I love that Chinoiserie is having such a moment. I am a huge fan of faux bamboo, ginger jars, foo dogs and Gracie wallpaper. I’d practically live in a Pagoda if I only I could find one in Westchester. My love of Far Eastern fixtures was honed when I spent one glorious year living in Hong Kong, where I’d spend my days in search of blue and white porcelain…and my nights reliving college in dodgy Lan Kwai Fong.
In my own home, I have an ever-growing collection of Asian pottery – melon jars, ginger jars, temple jars – you name it. None of them are “important” in the Sotheby’s sense, so it doesn’t matter much if, say, an anonymous 4 year old uses the lid of one such jar as a Chinese throwing star while playing “Ninja Turtle” with his 18-month-old brother. Theoretically, of course. My children are obviously perfect.
Admittedly, classic Chinoiserie can feel a bit formal – better suited for display cases and civilized empty nesters who don’t use ketchup to fingerpaint your grasscloth kitchen walls. But I love taking this somewhat staid motif and turning it on its head, making it feel at home in a place where The Wild Things Are. The lovely Lily Bunn’s East 10th Street renovation (pictured at top, courtesy of the Glam Pad) is a great example of that. Other than the Gracie paper, everything is fully wipeable, cleanable and otherwise de-greasable.
I also adore this slumber party of a bedroom from interior designer David Kaihoi, which was featured in House Beautiful.
Recently, we conjured up a similarly inspired moodboard for a family who is also ruled by two petit garcons. Comfort and durability were of course important to our client, but she also wanted the family room to feel special since it’s a place where she spends so much time – both with and without her children. She wanted it to feel kid-friendly, not kid-centric. Here’s the scheme we ultimately landed on:
Clarence House’s wonderful Tibet Print anchors the room as drapes, pillows and a seat cushion – it offers an amazing palette to pick from since it incorporates a really vivid mix of raspberry, aqua, apple green, citron and navy. We kept the core furnishings simple yet textured – an oversized rattan weave on the side chair, a cross-weave coffee table that can take plenty of abuse, a big rolled arm sofa in a performance fabric. But after laying down the basics, we went wild with accessories, pulling in a mix of vintage Hollywood Regency finds and a few new friends from Dana Gibson, Currey & Co and Regina Andrew.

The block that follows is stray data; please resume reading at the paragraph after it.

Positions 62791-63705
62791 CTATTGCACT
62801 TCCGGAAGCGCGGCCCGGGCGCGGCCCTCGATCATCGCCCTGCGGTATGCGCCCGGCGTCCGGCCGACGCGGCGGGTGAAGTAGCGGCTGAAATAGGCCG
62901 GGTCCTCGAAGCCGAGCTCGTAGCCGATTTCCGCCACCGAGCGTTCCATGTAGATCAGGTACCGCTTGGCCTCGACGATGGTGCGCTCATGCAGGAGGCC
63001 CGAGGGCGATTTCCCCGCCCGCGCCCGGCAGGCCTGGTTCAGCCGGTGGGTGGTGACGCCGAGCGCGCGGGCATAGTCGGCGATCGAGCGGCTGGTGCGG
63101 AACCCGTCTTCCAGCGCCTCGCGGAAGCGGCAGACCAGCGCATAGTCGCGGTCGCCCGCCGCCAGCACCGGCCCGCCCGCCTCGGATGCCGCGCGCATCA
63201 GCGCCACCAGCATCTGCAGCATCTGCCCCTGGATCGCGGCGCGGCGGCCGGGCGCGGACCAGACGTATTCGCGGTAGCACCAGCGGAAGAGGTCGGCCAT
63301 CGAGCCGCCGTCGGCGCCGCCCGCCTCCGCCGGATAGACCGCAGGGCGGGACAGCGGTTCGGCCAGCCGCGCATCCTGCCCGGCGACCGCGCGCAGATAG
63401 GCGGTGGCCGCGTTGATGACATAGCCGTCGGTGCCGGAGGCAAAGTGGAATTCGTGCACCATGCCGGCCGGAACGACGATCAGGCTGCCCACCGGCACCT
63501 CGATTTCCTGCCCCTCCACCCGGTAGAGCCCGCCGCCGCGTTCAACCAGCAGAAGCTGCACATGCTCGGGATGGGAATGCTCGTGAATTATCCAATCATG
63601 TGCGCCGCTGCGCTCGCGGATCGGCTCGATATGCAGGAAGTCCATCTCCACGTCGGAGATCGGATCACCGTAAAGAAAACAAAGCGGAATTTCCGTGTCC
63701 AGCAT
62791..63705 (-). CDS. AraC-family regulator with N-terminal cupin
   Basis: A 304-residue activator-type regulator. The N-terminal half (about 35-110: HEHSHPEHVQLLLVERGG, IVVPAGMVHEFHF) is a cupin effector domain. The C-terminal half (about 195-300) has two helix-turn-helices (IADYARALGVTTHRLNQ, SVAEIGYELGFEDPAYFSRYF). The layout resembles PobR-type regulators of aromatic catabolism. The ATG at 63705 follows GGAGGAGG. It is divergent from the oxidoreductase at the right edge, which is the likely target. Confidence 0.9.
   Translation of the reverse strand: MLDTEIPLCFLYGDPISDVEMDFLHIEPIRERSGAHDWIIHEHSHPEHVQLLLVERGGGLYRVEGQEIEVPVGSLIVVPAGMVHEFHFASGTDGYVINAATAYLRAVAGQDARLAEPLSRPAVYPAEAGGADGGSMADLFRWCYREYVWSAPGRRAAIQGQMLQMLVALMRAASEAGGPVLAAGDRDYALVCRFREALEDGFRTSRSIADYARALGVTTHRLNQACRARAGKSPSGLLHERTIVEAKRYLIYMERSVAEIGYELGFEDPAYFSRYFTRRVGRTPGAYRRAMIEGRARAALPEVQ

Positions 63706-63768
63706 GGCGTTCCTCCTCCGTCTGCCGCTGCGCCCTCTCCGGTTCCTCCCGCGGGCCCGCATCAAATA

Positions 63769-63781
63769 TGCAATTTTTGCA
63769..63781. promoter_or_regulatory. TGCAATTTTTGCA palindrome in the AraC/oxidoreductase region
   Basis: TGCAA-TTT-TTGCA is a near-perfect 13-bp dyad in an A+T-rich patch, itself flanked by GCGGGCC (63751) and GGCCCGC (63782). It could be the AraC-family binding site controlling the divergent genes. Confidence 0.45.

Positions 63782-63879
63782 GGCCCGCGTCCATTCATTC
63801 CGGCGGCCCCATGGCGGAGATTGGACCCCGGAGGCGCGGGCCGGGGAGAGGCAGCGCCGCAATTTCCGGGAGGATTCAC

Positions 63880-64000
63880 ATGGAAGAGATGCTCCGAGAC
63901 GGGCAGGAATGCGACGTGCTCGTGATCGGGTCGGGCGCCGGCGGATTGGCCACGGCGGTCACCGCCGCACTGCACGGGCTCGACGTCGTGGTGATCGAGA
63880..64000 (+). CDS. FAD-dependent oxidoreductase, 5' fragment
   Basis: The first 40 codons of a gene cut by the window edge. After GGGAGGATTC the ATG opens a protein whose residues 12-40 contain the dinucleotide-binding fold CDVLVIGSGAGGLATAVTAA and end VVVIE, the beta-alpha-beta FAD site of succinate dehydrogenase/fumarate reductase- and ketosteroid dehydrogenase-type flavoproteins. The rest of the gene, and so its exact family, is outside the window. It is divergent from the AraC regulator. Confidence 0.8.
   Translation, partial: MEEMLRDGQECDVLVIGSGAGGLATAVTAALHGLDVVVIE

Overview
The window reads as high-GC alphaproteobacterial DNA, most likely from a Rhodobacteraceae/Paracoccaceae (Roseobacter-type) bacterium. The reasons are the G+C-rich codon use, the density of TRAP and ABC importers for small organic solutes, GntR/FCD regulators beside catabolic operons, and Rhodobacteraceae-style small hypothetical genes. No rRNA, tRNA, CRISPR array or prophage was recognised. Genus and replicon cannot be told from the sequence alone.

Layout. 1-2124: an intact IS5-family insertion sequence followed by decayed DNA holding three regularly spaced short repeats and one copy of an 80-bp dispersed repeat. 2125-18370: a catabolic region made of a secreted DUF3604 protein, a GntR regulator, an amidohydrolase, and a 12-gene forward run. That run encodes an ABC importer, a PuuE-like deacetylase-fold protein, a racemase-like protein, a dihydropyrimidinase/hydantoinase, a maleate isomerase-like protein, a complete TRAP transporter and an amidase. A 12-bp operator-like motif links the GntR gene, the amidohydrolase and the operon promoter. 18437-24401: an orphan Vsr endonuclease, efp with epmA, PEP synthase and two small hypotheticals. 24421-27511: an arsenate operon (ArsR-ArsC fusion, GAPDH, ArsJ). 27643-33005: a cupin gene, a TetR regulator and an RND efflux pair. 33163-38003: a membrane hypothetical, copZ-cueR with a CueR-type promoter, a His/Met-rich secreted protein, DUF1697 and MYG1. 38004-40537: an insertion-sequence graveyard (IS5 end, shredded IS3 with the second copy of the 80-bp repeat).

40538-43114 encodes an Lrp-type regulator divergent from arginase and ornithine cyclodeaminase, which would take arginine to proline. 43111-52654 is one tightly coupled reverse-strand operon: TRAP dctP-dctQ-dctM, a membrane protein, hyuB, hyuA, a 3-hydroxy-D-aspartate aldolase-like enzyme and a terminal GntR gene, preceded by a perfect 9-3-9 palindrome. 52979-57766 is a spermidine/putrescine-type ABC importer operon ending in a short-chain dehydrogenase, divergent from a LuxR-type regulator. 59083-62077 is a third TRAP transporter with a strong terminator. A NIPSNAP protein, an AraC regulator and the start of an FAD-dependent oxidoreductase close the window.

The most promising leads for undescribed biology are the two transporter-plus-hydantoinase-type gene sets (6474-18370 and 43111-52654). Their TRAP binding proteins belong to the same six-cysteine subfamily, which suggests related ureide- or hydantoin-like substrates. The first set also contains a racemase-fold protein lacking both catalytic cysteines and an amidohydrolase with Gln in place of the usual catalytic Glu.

For a client who lives a bit further north, we’re getting ready to install a Chinoiserie-inspired living room that will also play host to a curious 19-month-old. Again, our client wanted it to accommodate the possibility of an errant toddler wandering through, but she wanted the space to reflect her style, not the fact that she often finds Playdoh in the kitchen drain. We incorporated loads of fun fabrics and custom upholstery, but there’s nothing in there that can’t withstand an accident or two, especially the oversized sisal rug. Even the iron plant stands and soft baskets housing the ferns were selected in response to the strong possibility that they’ll be pulled down. No shards of broken ceramic, just a little dirt to sweep.
Lastly, here’s a colorful and quirky game room for a family that is hoping to entice slightly older kids away from the TV. We were able to incorporate some more precious pieces into the mix – namely the game table from Oomph – but again, it’s meant to feel young and fun; punchy and inviting. We’d imagine it’s a far cry from your grandmother’s chinoiserie curios of yore.